Now that we have briefly looked at strings, we can improve upon the function readNum(), defined previously. Remember that it only had one line of code inside it, which didn’t make it that useful. Now consider this snippet of code:
print("How many trees? ") n = readNum()
What about if we combined these two lines of code into one? So somehow integrate the print statement into the function readNum(). This can be achieved by passing the phrase “How many trees? “, to the function readNum(). So readNum() would be activated in the following manner:
n = readNum("How many trees? ")
The function itself now looks like this:
function readNum(str) print(str) c = parse(chomp(readline())) return c end
It takes str as input, and gives it to print, which prints it out. The other two lines are the same as before. This reduces the size of the overall program.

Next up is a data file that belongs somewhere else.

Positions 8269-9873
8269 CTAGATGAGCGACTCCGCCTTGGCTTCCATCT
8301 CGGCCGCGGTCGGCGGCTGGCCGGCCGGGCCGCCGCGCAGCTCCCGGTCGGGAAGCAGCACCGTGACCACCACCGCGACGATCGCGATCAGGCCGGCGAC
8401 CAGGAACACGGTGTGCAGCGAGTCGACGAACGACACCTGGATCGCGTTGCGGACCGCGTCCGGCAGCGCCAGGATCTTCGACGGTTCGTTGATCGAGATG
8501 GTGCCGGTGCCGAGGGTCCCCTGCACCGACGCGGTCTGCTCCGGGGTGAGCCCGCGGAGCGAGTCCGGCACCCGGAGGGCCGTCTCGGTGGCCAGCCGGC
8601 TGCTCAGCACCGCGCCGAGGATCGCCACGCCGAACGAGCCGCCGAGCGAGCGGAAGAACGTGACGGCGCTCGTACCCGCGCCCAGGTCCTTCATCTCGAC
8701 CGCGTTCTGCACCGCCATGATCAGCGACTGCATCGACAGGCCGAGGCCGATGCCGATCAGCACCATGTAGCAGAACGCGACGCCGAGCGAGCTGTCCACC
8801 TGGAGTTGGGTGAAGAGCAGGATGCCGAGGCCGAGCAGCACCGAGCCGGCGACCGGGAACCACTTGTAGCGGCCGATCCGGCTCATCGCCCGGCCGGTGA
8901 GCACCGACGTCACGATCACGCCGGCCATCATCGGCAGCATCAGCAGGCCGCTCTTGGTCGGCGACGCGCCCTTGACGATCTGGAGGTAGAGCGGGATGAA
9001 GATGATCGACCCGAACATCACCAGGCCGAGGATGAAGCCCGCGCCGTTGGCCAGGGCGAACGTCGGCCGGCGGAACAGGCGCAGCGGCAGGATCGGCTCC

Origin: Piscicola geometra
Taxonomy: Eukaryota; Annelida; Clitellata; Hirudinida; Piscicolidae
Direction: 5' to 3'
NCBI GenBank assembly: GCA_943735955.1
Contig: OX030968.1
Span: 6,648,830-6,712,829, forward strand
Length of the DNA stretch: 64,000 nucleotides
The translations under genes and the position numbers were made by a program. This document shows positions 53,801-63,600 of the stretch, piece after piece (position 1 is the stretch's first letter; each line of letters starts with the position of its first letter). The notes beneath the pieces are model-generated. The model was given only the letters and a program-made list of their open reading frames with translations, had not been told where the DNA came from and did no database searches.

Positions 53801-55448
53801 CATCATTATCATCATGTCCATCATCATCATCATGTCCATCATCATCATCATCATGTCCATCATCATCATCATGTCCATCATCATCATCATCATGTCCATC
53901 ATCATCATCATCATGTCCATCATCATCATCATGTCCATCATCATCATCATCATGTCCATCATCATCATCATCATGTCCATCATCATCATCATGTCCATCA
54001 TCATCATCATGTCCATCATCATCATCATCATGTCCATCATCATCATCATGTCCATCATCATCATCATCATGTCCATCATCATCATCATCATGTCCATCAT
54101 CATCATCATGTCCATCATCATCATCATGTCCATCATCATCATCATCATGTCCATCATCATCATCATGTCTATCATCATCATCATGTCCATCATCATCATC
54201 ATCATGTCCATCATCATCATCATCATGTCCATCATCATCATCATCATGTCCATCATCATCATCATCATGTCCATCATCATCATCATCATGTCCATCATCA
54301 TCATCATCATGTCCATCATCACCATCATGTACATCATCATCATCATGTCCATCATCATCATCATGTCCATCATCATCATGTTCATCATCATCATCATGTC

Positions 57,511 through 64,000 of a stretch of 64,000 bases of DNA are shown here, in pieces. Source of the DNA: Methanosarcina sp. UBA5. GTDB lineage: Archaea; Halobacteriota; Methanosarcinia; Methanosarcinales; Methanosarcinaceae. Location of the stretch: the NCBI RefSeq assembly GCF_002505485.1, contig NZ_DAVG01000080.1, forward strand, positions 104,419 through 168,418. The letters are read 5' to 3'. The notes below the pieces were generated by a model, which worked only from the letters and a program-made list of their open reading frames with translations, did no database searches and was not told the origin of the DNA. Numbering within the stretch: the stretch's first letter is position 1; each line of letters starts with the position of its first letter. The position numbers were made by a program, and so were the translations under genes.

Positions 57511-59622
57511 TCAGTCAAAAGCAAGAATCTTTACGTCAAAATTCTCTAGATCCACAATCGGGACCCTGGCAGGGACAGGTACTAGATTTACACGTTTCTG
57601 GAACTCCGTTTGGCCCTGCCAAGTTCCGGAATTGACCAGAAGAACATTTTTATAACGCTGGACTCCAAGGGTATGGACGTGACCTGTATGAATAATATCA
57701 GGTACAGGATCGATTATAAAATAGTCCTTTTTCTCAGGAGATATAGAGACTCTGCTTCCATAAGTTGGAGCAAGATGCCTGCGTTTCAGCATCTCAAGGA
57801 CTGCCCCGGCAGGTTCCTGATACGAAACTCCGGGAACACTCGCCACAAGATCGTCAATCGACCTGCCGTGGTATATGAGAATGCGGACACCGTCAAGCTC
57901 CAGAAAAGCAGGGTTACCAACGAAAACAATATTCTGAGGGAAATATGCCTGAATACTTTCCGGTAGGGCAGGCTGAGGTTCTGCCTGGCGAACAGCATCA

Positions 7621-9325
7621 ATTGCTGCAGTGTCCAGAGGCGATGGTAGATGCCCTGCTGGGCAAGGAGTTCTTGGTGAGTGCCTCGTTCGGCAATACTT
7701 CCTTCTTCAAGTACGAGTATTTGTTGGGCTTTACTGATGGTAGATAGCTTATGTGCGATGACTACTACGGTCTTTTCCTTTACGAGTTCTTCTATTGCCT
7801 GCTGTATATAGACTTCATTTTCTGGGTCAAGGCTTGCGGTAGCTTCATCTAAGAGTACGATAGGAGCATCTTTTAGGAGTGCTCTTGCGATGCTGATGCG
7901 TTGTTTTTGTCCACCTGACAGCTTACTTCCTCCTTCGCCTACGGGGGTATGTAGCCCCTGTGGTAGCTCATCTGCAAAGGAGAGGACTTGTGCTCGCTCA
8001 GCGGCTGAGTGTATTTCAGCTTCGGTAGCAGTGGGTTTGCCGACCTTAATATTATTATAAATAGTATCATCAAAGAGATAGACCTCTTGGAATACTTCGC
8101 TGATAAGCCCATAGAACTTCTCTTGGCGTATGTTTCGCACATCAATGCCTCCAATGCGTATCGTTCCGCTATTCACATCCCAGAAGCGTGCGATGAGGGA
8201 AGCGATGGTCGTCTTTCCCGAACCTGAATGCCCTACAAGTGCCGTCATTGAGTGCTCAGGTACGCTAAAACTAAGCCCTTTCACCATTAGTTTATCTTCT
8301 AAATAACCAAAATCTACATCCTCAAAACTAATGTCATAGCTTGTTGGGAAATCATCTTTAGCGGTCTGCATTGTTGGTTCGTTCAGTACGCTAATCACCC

function readNum(str) print(str) c = parse(chomp(readline())) return c end n = readNum("How many trees? ") species = ["Silver Maple", "White Birch", "Black Walnut", "Red Oak", "White Oak", "American Elm"] g = [3.0, 5.0, 4.5, 4.0, 5.0, 4.0] for i=1:n c = readNum("Enter the circumference of the tree (inches): ") println("Tree Species: ") for i=1:length(species) println("(",i,") ",species[i]) end t = readNum("Choose a tree (?): ") d = c / pi age = d * g[t] println("The ", species[i], " is ", round(age,2), " years old") end